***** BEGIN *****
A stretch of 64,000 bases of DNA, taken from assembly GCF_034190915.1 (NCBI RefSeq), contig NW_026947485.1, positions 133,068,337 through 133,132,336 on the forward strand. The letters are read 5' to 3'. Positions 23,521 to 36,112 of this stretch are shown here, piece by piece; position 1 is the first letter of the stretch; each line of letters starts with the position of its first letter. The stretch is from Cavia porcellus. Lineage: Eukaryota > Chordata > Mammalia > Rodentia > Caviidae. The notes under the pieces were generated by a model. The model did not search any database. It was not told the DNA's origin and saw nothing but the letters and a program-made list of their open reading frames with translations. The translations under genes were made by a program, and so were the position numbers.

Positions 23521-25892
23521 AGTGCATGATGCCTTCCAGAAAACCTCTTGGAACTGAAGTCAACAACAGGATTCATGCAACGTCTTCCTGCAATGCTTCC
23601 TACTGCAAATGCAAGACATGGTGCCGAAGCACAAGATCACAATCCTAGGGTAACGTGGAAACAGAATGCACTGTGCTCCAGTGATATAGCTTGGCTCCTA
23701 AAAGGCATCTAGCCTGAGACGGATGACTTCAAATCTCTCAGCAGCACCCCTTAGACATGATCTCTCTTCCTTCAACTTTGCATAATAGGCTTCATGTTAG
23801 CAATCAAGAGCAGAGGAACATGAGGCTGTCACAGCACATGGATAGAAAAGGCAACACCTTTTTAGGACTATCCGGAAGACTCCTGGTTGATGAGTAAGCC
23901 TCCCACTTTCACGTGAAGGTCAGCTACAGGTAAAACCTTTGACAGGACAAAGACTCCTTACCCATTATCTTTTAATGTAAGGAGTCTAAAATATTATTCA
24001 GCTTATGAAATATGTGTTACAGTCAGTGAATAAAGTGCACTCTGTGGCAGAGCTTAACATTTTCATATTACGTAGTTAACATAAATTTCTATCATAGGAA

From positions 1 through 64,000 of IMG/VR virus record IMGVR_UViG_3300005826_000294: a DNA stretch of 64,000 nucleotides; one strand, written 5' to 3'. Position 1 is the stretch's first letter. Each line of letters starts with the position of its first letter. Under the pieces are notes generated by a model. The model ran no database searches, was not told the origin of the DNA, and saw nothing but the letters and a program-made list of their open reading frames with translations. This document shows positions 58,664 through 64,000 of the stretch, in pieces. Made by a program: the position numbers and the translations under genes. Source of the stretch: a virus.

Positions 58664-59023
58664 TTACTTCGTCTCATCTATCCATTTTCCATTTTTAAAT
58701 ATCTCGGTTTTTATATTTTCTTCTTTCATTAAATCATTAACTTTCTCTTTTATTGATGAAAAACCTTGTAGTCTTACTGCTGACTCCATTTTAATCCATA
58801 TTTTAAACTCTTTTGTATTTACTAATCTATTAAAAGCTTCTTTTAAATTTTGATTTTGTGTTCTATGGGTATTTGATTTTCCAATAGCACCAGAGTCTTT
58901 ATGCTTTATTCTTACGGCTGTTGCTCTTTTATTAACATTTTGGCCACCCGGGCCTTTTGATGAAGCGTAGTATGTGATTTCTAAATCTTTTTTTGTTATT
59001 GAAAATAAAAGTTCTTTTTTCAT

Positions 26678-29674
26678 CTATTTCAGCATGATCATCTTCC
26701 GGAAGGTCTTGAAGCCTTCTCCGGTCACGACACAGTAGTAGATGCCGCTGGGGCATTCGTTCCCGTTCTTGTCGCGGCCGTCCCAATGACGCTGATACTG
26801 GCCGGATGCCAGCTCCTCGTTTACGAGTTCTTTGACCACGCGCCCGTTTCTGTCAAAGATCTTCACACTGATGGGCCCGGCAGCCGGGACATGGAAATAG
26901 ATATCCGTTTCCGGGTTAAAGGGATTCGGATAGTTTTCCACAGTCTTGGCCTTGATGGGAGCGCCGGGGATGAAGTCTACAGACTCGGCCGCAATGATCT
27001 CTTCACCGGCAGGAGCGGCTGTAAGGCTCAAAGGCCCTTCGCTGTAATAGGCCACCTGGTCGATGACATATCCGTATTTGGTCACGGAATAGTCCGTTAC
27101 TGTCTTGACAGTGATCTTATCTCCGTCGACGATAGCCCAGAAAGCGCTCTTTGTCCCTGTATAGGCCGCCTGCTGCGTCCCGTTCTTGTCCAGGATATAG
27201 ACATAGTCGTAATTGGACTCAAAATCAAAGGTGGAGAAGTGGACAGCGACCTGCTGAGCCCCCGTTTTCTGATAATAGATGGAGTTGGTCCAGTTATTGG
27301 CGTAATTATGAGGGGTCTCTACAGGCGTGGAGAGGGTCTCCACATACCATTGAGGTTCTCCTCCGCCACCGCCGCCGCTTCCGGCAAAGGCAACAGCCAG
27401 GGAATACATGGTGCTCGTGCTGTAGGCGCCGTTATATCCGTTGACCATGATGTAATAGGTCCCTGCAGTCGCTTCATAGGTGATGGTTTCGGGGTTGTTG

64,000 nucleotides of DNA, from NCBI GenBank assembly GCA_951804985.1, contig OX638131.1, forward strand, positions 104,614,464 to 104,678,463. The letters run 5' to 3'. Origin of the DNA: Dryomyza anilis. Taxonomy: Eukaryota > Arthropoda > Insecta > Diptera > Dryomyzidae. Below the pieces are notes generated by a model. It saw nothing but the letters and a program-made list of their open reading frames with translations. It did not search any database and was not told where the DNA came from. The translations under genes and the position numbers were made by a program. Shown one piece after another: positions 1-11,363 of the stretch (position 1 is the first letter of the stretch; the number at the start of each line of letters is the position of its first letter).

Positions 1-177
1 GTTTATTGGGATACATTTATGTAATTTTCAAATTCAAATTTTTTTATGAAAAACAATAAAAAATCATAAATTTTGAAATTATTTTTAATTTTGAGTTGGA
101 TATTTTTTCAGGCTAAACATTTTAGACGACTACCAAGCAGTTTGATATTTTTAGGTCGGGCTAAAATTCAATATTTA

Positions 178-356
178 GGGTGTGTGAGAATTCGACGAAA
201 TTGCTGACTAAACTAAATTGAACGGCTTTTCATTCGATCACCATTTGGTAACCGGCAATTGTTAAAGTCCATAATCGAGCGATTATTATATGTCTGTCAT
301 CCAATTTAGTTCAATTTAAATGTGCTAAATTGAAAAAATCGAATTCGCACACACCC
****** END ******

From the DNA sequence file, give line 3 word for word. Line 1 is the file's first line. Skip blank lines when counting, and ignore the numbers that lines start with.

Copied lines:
23521 AGTGCATGATGCCTTCCAGAAAACCTCTTGGAACTGAAGTCAACAACAGGATTCATGCAACGTCTTCCTGCAATGCTTCC